I have no friend, Margaret: when I am glowing with the enthusiasm of success, there will be none to participate in my joy; if I am assailed by disappointment, no one will endeavour to sustain me in dejection”(Shelley, 18).  While he is normal physically, his educational background sets him apart from others.  He is self-taught, and his curriculum included books of voyages and fantastic adventures, and the poets he had become familiar with were British.  Later, he laments that he is “more illiterate than many schoolboys of fifteen”(Shelley, 19).    Still, he could not help feeling a little pity for the creature’s ordeal since part of it resembled his own, “Once my fancy was soothed with dreams of virtue, of fame, and of enjoyment.

Once I falsely hoped to meet with beings who, pardoning my outward form, would love me for the excellent qualities which I was capable of unfolding.  I was nourished with high thoughts of honor and devotion.  But now crime has degraded me beneath the meanest animal”(Shelley, 209).  In that last desperate section following Frankenstein’s death, we realize that had Frankenstein not treated his creature so ill, he could have become a reliable companion, loyal friend, and confidant…the very thing Walton had become to Frankenstein when he was cold, alone, and starving.  Even as two wealthy white European men, Walton and Frankenstein failed to flourish in a society that was uniquely designed for them.

While the two men and the monster keenly felt their separation from others, the women are practically non-characters.  Even though a woman that inhabited the extremely liberal artistic scene of the Enlightenment Era wrote the story, all the female characters assumed no importance of their own in a truly strong and heroic sense outside of their impact on Victor’s life.  They were objects, not subjects.  Even the monster was able to express himself as a subject, while the women served as props. Still, there was much about them that would potentially interest a reader if the characters were explored in greater depth.  Frankenstein’s mother was a philanthropist who visited poor families and attempted to ease their lot in life.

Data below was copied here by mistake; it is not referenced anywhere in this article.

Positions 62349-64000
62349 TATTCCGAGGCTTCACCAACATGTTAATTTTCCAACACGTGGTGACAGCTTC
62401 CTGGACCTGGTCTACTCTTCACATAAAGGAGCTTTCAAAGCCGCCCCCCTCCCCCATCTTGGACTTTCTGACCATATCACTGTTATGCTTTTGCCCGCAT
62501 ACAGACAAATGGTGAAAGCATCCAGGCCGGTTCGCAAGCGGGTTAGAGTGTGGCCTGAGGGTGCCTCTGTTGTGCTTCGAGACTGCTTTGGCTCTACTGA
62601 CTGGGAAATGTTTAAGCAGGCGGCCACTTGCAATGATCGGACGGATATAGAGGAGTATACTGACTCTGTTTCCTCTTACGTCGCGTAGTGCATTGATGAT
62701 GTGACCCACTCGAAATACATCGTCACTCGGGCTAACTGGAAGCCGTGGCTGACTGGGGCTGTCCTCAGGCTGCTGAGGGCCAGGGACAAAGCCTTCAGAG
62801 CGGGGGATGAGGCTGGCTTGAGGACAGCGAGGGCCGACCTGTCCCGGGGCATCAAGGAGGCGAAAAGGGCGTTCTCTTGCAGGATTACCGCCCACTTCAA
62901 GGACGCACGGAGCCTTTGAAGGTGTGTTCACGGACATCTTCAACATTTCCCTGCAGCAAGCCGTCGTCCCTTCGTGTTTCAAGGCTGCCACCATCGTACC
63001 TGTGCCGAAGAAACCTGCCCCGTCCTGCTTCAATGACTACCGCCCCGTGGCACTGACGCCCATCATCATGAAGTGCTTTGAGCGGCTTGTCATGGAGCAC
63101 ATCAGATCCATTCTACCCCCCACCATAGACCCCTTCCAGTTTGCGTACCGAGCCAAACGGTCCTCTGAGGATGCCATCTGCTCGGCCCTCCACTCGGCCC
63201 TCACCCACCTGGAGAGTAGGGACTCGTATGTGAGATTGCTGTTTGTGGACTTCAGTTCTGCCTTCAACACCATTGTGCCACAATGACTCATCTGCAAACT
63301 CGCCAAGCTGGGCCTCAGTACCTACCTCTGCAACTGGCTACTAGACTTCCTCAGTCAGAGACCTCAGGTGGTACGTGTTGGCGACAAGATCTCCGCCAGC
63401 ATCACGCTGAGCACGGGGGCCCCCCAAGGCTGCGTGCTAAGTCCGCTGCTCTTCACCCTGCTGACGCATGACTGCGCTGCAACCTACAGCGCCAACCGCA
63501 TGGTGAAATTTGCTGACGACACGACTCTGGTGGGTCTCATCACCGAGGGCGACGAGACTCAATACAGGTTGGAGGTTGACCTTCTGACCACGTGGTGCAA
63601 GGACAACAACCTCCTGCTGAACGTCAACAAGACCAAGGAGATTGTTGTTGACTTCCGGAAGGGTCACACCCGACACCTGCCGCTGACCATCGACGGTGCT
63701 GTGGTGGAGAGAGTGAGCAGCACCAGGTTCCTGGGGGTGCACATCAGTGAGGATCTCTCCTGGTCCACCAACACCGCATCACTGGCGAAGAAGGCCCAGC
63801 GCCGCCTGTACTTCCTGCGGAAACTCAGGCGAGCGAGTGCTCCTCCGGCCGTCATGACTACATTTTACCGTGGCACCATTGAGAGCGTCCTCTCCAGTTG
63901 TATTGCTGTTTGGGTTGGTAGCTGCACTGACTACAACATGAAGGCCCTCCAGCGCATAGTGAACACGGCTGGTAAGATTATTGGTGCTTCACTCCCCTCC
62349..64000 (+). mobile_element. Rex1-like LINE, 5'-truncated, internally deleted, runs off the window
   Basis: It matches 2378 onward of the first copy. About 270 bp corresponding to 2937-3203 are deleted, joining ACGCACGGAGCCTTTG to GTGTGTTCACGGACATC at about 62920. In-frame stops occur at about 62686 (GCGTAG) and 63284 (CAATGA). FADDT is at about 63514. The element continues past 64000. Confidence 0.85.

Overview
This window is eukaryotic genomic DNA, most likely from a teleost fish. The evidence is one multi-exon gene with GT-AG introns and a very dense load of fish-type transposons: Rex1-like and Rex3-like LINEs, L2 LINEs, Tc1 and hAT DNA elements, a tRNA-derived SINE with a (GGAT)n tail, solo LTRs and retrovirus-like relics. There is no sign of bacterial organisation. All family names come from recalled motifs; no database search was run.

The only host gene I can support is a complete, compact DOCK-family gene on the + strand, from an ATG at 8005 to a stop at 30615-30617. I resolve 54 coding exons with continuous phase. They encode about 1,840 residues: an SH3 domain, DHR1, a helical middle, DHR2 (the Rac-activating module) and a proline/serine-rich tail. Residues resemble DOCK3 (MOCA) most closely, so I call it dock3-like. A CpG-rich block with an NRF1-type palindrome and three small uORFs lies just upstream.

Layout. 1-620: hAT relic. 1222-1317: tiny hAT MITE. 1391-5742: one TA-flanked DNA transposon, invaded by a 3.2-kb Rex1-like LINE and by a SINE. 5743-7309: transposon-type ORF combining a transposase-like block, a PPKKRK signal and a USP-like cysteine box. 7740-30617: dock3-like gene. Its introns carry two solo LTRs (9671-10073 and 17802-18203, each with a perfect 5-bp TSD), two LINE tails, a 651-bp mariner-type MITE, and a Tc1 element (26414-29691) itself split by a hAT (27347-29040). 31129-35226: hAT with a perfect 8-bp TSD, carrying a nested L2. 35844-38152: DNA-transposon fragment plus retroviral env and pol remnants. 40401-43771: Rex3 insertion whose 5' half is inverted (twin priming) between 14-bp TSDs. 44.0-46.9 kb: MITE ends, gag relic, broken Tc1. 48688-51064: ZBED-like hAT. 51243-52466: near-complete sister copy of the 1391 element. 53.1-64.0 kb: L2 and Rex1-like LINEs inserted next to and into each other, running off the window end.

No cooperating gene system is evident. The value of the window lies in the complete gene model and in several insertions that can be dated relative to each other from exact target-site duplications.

Elizabeth was very passionate in the defense of Justine when she was falsely accused of murder (Shelley, 81).  As an orphan raised by peasants and adopted into a wealthy family, her character’s death would have been much more dramatic and poignant had she been flushed out more.  While Shelley achieved much as a writer, she did not want to encourage women to become more assertive, and none of the female characters (other than Walton’s sister) survived until the end of the book.

One account states that Shelley believes women must behave differently from men (Schoene-Harwood, 42).   During the Romantic Era, men were the heroes, the creators, the actors in public life and the centerpiece of home life.  Women were the passive observers, and sometimes creators of brilliant artistic works.  Otherwise, the rest of the world belonged to men.

Times have certainly changed, but not as much as people think.  Global travel exposes people to different cultures, ideals, and mores.  In the field of social psychology, the most successful societies assimilate outsiders rather than marginalize them.  To maximize the likelihood of maintaining a peaceful civilization, the newcomers must adapt the mores, values, and language of the dominant culture and the institutions must be able to accommodate the tansition.  When a population is exiled to the fringes, it would possibly create a volatile situation of accelerating tensions between the marginalized group and the dominant group to the point where the people on the fringe begin to attack the establishment in ways both subtle and explosive (Simon, 141-146).